Carbon emissions: 0 so far!
Sigurðar saga fóts: 35/252
The travelblogue is back! My 2009 travelblogue debut saw no follow-up while I lived in Iceland during the second half of 2010, I guess because a living-abroad-blog just doesn’t sound as cool. But now that I’m back on the road, I feel it’s time to share my discoveries with the world once more. Woo!
Mind you, last time it was just that I happened to change trains in Cologne and was so blown away by the cathedral towering above me that I had to tell someone. I’d never paid much attention to blogs before. But now my itinerary is a veritable constellation of blogsters. I’m looking forward later in the trip to staying with the Sceptical Ex-Pat, whose crystalline prose is in a different league from what you’ll get from me. Even as I write, my younger contemporary from Anglo-Saxon, Norse and Celtic, Emily Lethbridge, is just over halfway through blogging her way round the saga-steads of Iceland. Not that ASNaC don’t have their own blog. Even Beowulf hath a blog! I won’t, to my knowledge, be meeting the legendary monster-fighter on my journeys, but I will be seeing his amanuensis. So yeah, don’t feel obliged to read this one when you could be reading so many others. (Or, er, none at all…)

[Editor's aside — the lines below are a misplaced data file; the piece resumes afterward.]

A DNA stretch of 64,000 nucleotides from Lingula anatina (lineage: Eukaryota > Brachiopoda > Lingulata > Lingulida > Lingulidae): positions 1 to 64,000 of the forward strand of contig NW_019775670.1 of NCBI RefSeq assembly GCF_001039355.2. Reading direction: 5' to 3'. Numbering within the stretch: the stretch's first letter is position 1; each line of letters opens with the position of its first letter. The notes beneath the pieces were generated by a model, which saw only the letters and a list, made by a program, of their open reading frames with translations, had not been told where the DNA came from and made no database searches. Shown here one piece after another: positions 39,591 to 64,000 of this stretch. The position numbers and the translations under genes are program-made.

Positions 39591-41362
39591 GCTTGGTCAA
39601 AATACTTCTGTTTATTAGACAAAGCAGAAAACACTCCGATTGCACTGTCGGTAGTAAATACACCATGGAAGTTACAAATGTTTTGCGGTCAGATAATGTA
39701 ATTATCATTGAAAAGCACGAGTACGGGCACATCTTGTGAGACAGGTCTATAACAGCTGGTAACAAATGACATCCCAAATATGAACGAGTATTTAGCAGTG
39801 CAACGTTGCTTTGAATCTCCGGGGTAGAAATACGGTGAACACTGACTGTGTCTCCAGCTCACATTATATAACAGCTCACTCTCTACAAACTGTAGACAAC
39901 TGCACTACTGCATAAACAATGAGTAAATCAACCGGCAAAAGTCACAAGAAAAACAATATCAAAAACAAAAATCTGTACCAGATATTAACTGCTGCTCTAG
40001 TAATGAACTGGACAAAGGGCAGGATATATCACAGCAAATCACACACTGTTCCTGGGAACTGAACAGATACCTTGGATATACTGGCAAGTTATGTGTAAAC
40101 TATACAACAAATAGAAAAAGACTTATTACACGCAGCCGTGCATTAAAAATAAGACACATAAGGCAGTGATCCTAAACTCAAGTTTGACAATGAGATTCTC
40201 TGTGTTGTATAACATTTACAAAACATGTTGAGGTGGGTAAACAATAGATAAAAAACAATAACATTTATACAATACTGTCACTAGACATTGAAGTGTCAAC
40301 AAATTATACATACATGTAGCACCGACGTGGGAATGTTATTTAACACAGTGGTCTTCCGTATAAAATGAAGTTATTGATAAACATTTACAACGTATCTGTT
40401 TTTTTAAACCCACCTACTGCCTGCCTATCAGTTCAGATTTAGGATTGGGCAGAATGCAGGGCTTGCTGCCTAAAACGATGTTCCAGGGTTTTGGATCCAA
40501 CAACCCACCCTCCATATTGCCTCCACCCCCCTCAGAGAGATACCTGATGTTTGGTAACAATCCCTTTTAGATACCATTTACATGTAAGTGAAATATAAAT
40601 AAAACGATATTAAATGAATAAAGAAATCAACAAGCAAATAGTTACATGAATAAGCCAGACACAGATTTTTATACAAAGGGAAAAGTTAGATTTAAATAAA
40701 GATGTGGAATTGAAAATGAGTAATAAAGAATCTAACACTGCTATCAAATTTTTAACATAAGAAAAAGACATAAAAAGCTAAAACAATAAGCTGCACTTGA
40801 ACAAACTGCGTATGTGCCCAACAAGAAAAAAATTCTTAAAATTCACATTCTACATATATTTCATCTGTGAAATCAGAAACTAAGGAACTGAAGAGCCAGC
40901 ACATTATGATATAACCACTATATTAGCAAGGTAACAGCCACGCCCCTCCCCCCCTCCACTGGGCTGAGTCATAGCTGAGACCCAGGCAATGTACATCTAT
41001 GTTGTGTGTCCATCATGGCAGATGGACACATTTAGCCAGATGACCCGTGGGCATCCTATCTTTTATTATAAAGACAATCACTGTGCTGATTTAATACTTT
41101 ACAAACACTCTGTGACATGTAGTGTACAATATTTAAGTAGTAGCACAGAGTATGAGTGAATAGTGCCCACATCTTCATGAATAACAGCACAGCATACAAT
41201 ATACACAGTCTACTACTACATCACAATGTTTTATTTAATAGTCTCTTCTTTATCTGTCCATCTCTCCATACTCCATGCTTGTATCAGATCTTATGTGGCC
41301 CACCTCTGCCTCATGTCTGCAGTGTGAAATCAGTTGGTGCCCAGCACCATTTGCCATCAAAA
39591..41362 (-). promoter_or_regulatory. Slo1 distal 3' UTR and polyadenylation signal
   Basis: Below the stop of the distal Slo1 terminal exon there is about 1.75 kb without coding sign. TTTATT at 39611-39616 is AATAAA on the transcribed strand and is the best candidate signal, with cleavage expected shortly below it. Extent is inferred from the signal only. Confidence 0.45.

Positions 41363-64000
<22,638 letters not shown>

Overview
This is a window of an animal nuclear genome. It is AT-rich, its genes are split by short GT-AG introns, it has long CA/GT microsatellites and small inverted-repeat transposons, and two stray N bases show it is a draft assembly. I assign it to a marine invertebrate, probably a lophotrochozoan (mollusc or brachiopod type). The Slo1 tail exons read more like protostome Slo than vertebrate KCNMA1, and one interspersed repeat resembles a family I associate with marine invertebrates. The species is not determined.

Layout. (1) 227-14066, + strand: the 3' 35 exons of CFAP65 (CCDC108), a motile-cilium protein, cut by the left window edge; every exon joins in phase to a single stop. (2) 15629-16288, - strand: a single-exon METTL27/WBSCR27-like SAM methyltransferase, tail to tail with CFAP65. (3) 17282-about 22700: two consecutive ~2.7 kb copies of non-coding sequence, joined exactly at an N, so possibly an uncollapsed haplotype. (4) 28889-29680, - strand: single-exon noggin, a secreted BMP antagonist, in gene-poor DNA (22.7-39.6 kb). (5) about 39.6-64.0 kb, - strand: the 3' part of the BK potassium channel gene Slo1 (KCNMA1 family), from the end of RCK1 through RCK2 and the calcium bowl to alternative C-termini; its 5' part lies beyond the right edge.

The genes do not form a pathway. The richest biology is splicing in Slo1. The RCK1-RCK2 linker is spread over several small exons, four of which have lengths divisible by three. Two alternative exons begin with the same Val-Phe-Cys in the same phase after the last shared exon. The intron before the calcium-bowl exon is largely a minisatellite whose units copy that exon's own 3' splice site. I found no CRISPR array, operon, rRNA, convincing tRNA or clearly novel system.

New in the 2011 travelblogue is a running total of the carbon cost of the travelling. The carbon cost page of the 2009 blog gets more hits than any other so although it will probably make for kind of dismal reading, the running total may also be of interest. (And at any rate it ought to be.) For context five or so years ago, average UK greenhouse gas emissions per person, expressed as a carbon dioxide equivalent, were around 12.5 tonnes; the sustainable figure seems to be somewhere down around 2-3 tonnes; and my Scandinavian travels in 2009 (mostly by train and boat) came in around 0.8 tonnes. This trip, involving less trains and less boats, will be a lot bigger.
On a lighter note, however, there’s another running total: pages of Sigurðar saga fóts that I’ve read. Not the (probably) fourteenth-century saga of that name, which is a mere 5,000-odd words, but Bjarni Harðarson’s 252-page ‘remake’ of the same. Coincidentally, within a couple of months of Bjarni’s novel coming out last year, me and some collaborators published a multi-authored translation of the medieval saga, so I’ve kind of felt I was fated to read the novel. But I’ve kept failing to do so since Christmas, basically because it has too many hard words. So when I was asked to give one of my Beck lectures about something to do with modern Icelandic, I seized this chance to force myself to read it. While being well aware that I may have set myself up for a fall… Anyway, ‘Sigurðar saga fóts: Fourteenth-Century Saga to Financial Crisis Satire’ will be the last event on this trip before I hurtle back to Leeds to welcome the new MA students, so it seems a kind of fitting thing to measure the trip by. In the immediate term, the Sigurðar saga fóts count is also kind of more stressful to me than the carbon footprint…
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